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Re: Groupon going pear shaped

Johannes T
In reply to this post by Iqbal V Gandham
Replies in-line - there is some more Press coverage by now on FT and WSJ
 
Sent: Tuesday, October 18, 2011 11:42 PM
Subject: RE: [entrepreneur-1056] Groupon going pear shaped
 

Not an $810m private placement Johannes, an $810m partial-exit by the founders and early investors! https://allthingsd.com/20110602/where-did-groupons-billion-dollars-go/ 

Thanks for that, clarification, the only trouble I have now, is that, if $810m are used to pay out current investors (from the proceeds of the IPO) Groupon is only pocketing $90m, a sum they would burn in 2-3 months. It’s probably a first commitment from new investors, as the roads how (for public investors) only starts on Oct. 24. The $750m from the June prospectus is a number I see a lot in the Press, but we can possibly expect a number that is much higher then that.

My gut says that Groupon will need refinancing on degrading terms to survive long enough to milk the opportunity that their mailing list represents. But... sketchy analysis of their S-1 (http://sec.gov/Archives/edgar/data/1490281/000104746911008207/a2205238zs-1a.htm#dm79801_selected_consolidated_financial_and_other_data) says that if they could peg back their operating expenses by 20%and grow their revenues by 20% they’d make $200m dollars annually and maybe be worth $6bn at a profit/earnings ratio of 30 (which assumes people still believe they have very positive growth prospects). If you assume that it would take a full year from the point they last reported to do that turnaround, they need ~$250m to reach profitability, not much more than the cash they reportedly had to hand. We already know that the founders/early backers have $810m in their pockets, so if they believe in the model, they don’t even need to IPO they could just plough some money back in (although then they’d be on the hook to their bankers for advisory fees for the abortive sale, which could be huge). But, they have people like DST on board who would no doubt double-down (and drive a very hard bargain if they know it’s life-line money). And the likes of Morgan Stanley would probably support their equity commitment with debt. And then in 12 months they could be raising $4bn at a $6bn valuation, which would disappoint (hurt, even) the last round of investors who got in at a reported $4.5bn valuation, but be a great outcome for anyone who got involved at the outset or in earlier rounds.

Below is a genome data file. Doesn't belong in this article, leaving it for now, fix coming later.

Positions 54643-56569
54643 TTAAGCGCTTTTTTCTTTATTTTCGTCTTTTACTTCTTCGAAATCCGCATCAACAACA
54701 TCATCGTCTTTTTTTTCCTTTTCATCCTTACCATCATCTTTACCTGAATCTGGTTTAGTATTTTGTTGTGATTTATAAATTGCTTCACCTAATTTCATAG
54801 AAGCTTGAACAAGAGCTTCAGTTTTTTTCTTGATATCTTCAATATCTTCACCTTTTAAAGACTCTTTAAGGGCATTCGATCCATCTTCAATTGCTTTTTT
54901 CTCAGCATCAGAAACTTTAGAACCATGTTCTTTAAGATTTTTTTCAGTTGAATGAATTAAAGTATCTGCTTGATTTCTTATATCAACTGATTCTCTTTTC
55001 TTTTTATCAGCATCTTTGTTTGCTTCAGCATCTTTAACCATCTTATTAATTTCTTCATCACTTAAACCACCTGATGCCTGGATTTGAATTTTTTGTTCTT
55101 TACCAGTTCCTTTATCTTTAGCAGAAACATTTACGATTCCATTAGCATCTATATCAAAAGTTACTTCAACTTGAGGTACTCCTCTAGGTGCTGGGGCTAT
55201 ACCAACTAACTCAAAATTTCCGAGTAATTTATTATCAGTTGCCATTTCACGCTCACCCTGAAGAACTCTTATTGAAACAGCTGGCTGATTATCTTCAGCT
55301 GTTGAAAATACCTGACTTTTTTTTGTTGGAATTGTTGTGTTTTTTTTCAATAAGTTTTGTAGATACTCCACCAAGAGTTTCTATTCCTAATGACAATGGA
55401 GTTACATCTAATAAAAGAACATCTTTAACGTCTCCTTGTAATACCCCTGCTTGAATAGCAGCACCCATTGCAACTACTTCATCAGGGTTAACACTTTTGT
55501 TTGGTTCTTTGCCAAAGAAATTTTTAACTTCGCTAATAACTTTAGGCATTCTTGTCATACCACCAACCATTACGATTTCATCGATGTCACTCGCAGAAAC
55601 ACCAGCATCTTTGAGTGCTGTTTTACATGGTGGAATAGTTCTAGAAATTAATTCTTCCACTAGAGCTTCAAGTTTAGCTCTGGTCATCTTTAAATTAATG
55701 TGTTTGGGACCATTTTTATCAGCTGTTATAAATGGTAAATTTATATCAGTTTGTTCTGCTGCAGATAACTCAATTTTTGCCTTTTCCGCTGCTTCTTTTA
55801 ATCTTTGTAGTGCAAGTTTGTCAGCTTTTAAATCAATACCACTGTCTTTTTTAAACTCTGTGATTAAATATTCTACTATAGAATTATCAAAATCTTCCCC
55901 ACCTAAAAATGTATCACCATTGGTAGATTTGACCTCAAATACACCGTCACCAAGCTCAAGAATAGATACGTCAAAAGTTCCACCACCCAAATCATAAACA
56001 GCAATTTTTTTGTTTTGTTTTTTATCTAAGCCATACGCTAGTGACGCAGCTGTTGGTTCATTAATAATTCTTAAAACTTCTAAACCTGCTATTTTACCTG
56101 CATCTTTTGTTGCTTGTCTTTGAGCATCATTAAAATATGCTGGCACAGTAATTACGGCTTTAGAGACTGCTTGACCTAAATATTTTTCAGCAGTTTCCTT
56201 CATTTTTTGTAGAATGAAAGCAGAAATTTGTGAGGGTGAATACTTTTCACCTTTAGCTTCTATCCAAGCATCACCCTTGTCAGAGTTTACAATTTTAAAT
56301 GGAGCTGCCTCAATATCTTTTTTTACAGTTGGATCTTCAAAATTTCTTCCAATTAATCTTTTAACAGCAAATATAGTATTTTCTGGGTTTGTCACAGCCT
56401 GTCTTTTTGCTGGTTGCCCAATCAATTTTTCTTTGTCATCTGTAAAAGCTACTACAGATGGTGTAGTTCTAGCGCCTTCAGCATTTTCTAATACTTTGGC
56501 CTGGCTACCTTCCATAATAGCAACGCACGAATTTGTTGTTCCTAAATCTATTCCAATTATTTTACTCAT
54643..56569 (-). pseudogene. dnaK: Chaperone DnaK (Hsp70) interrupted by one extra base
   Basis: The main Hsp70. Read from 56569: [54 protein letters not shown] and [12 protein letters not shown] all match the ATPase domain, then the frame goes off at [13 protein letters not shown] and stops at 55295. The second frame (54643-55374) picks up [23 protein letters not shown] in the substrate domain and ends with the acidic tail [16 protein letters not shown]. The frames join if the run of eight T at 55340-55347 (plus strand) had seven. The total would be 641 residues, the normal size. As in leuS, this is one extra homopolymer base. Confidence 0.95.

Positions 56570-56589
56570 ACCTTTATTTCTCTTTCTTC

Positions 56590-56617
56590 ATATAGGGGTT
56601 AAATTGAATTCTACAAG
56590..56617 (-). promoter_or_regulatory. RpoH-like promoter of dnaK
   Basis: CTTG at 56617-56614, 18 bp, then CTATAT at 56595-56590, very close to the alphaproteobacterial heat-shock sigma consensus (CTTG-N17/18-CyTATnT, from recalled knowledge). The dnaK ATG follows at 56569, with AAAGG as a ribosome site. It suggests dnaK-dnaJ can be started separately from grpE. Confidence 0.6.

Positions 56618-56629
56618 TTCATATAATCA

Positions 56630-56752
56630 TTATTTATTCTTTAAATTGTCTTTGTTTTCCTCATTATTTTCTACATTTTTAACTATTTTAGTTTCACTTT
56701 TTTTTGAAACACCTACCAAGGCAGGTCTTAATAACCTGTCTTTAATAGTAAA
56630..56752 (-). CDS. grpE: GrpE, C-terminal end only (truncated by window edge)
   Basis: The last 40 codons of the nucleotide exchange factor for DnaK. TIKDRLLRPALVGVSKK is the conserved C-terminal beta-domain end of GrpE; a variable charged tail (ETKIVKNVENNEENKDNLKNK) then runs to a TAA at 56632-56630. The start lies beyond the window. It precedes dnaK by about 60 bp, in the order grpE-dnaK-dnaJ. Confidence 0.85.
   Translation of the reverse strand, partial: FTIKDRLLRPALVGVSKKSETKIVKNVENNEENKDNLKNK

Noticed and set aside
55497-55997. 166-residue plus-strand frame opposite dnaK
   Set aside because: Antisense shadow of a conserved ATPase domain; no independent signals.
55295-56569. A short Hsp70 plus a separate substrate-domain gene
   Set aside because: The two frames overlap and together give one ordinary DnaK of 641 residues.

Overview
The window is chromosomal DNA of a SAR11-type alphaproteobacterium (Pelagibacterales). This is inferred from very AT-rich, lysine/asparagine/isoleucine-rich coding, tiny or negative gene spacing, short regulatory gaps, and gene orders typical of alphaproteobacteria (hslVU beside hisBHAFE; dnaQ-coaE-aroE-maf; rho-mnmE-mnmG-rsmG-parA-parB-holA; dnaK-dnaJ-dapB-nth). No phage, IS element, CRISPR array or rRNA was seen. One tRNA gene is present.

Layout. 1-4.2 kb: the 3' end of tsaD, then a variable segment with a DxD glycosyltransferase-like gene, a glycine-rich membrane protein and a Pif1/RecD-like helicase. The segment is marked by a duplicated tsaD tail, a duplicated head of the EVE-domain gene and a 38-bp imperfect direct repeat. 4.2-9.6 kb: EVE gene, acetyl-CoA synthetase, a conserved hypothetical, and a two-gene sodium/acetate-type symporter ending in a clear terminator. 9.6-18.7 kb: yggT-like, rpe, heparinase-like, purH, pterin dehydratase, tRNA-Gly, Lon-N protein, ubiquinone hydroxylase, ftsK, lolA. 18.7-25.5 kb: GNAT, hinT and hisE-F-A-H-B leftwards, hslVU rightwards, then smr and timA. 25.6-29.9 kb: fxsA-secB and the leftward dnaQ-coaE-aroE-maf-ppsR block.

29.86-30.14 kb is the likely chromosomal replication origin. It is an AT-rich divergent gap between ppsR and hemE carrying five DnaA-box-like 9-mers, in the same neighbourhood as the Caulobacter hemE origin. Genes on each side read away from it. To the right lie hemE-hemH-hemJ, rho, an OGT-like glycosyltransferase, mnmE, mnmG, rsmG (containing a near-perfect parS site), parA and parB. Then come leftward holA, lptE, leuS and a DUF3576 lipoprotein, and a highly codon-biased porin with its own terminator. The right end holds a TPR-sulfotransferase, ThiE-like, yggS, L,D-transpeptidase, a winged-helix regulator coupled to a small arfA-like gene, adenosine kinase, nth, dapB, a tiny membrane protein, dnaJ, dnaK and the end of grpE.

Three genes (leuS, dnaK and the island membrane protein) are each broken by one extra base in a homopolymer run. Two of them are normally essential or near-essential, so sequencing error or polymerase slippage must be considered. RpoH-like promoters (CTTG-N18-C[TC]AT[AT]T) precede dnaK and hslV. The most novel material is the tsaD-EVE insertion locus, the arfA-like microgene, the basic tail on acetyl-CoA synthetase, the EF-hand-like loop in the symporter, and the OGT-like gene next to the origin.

20% savings in operating expenses could take a year, but reducing the customer acquisition expenses is somewhat instant (please correct me, if I have a major thinking error here), from the outset, I don’t see a necessity for growth other then wanting to be the biggest and here is where the IPO comes in, if it goes through and they raise a decent amount for their war chest, many European wanna B Groupons are gonna be happy Smile

I think the only way that my gut could be right is if the numbers disguise cash-flow requirements that they can’t sustain and a need for substantial new money from new investors, which spooked capital markets would only be willing to provide on a conservative valuation. Particularly if the business model is running out of growth headroom and there’s less scope to collapse costs and milk existing customers than investors would like. Groupon has substantial overheads compared to a typical tech company meriting a p/e ratio of 30, and possibly less scope for growth, so if you said they only merit a p/e ratio of 20 but the earnings I described can be achieved, then the next major round is a down round at $4bn or less, probably dressed up as another private placing at $5bn for appearances’ sake, and that represents a nightmare, PR and financially speaking, but one they can probably survive. If they can’t achieve those earnings, then they’re going to struggle, because further funding is going to come at a high price and an unattractive valuation, and their staff and backers would be demoralised by the collapse in value to something like 10% of the biggest figures ever spoken about seriously by analysts, making it feel like a sinking ship and a tainted brand. Only a fire-sale to a behemoth is likely to sustain them at any scale in that scenario.

Agree on the overheads – was quite surprised by their recruiting drive – growing from 37 employees as of June 30, 2009 to 9,625 employees as of June 30, 2011. , seems pretty excessive, but combined with their quest to constantly reinvent themselves it makes sense.

Even under those circumstances I don’t think Groupon would deserve the webvan 2.0 moniker. Webvan never had a hope of doing  $1bn in annual revenues like Groupon will have done this year, particularly not in multiple markets, and webvan never had a realistic hope of justifying start-up costs that dwarfed their annual revenues more than 10:1. I think Groupon could simply be felled by its own hubris. If the founders had left half of the $810m they took on the table at the last round, and if they hadn’t used unconventional accounting for their original S-1, and if they had targeted breakeven two quarters sooner, they would probably have been looking at a comfortable linkedin-scale exit this autumn, achieved in less than half the time it took Reid Hoffman. Still, if I was at the helm of the fastest growing enterprise in history I think I would have started believing my own press too, so you can see why they went like gangbusters regardless.